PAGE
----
We assessed the impact of acid suppression therapy (i.e., ranitidine or proton pump inhibitors) on iron supplementation and its ability to maintain or alter laboratory values that are commonly associated with anemia.
This was a prospective, observational trial. The primary outcome was changes in serum iron levels from baseline. Secondary outcomes were changes in hemoglobin (Hgb) and hematocrit (Hct), transfusions, and maintenance of an alkalotic gastric pH.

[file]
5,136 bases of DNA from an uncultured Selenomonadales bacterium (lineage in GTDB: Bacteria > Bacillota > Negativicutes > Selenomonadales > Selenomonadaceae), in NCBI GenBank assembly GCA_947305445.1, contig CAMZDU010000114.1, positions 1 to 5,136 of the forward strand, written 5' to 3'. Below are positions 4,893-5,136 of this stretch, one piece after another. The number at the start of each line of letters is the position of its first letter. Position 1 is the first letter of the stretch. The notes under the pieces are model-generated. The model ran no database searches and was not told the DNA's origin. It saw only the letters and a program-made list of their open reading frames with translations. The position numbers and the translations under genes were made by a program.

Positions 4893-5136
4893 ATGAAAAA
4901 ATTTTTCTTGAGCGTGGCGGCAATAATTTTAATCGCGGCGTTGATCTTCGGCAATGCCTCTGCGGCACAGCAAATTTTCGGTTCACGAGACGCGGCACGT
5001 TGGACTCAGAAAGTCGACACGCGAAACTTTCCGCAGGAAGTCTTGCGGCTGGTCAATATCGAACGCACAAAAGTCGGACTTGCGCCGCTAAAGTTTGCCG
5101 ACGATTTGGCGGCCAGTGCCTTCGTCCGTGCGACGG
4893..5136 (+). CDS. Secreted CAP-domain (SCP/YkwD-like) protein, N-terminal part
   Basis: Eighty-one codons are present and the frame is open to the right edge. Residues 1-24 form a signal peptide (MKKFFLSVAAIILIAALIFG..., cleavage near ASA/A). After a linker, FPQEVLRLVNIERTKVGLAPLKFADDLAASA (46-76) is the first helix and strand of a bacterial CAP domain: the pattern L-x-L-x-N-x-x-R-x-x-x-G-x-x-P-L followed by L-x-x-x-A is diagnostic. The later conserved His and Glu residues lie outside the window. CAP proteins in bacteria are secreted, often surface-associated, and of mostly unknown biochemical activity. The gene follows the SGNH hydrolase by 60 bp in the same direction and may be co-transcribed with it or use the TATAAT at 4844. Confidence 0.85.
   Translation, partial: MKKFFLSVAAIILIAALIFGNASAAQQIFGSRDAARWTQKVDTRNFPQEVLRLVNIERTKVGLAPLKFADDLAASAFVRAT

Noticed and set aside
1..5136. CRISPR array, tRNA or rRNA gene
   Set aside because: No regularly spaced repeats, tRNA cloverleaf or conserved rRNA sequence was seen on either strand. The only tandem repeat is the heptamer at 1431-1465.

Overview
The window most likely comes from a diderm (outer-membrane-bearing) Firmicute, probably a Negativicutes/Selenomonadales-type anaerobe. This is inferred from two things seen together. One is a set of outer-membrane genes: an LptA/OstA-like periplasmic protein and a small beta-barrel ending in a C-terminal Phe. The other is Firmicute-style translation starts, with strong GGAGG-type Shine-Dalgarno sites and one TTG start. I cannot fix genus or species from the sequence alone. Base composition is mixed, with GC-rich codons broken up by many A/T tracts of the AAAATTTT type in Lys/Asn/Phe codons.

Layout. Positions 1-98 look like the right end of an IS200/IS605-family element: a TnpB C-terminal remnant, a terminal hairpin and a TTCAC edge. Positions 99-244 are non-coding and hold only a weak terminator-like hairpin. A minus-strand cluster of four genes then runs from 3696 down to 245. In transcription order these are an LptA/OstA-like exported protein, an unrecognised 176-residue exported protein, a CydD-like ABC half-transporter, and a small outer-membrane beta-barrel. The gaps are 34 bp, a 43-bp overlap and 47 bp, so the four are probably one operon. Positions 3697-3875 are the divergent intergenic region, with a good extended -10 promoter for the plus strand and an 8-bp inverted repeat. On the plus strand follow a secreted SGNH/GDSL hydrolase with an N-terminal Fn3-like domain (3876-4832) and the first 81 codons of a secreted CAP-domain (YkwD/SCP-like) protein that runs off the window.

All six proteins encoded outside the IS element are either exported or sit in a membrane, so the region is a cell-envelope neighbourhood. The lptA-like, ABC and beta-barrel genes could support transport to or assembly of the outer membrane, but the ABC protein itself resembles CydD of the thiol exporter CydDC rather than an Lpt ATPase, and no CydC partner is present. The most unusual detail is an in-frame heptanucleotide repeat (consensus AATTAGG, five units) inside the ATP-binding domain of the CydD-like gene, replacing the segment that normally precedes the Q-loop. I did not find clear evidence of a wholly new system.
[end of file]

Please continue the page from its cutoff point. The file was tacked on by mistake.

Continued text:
Thirty-four patients (mean 24 ± 43 months) met inclusion criteria. The serum iron levels increased to 50.9 ± 24.6 mcg/dL by day 3. The mean difference from baseline was 1.5 mcg/dL (95% CI, 1.14–1.98, p = 0.0056). Gastric pH increased to 4.68 ± 1.49 on day 5. The mean Hgb and Hct increased on day 5 to 10 ± 1.06 g/dL and 29.6% ± 3.27%, respectively. The mean difference of Hgb was 1.15 g/dL (95% CI, 0.51–1.78, p = 0.0009). The mean difference of Hct was 3.04% (95% CI, 1.11–4.97, p = 0.0032).
The use of antacids along with oral ferrous sulfate supplementation did not affect the absorption of iron. Serum iron, Hgb, and Hct all showed statistically significant increases despite combined antacid and iron therapy. Thus, despite use of antacids, combination use showed increases in iron absorption.